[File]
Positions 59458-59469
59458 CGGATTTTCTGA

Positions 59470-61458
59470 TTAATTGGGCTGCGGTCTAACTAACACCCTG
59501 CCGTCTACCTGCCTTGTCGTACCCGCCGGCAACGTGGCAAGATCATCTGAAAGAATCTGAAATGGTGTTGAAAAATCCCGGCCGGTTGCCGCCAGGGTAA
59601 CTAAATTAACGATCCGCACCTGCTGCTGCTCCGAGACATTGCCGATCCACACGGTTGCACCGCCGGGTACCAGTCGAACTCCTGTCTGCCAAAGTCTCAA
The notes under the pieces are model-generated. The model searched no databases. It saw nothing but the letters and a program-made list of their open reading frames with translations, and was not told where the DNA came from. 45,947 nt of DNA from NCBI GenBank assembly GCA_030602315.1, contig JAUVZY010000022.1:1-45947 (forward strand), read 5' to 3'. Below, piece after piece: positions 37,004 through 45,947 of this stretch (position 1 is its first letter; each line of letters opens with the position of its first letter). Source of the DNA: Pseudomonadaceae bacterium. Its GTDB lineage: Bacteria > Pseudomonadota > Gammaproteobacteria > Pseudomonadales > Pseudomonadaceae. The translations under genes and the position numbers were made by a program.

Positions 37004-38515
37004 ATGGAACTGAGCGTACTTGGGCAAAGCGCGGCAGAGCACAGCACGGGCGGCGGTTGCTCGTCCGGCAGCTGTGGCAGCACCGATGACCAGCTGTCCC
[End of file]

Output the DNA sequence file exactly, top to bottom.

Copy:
Positions 59458-59469
59458 CGGATTTTCTGA

Positions 59470-61458
59470 TTAATTGGGCTGCGGTCTAACTAACACCCTG
59501 CCGTCTACCTGCCTTGTCGTACCCGCCGGCAACGTGGCAAGATCATCTGAAAGAATCTGAAATGGTGTTGAAAAATCCCGGCCGGTTGCCGCCAGGGTAA
59601 CTAAATTAACGATCCGCACCTGCTGCTGCTCCGAGACATTGCCGATCCACACGGTTGCACCGCCGGGTACCAGTCGAACTCCTGTCTGCCAAAGTCTCAA
The notes under the pieces are model-generated. The model searched no databases. It saw nothing but the letters and a program-made list of their open reading frames with translations, and was not told where the DNA came from. 45,947 nt of DNA from NCBI GenBank assembly GCA_030602315.1, contig JAUVZY010000022.1:1-45947 (forward strand), read 5' to 3'. Below, piece after piece: positions 37,004 through 45,947 of this stretch (position 1 is its first letter; each line of letters opens with the position of its first letter). Source of the DNA: Pseudomonadaceae bacterium. Its GTDB lineage: Bacteria > Pseudomonadota > Gammaproteobacteria > Pseudomonadales > Pseudomonadaceae. The translations under genes and the position numbers were made by a program.

Positions 37004-38515
37004 ATGGAACTGAGCGTACTTGGGCAAAGCGCGGCAGAGCACAGCACGGGCGGCGGTTGCTCGTCCGGCAGCTGTGGCAGCACCGATGACCAGCTGTCCC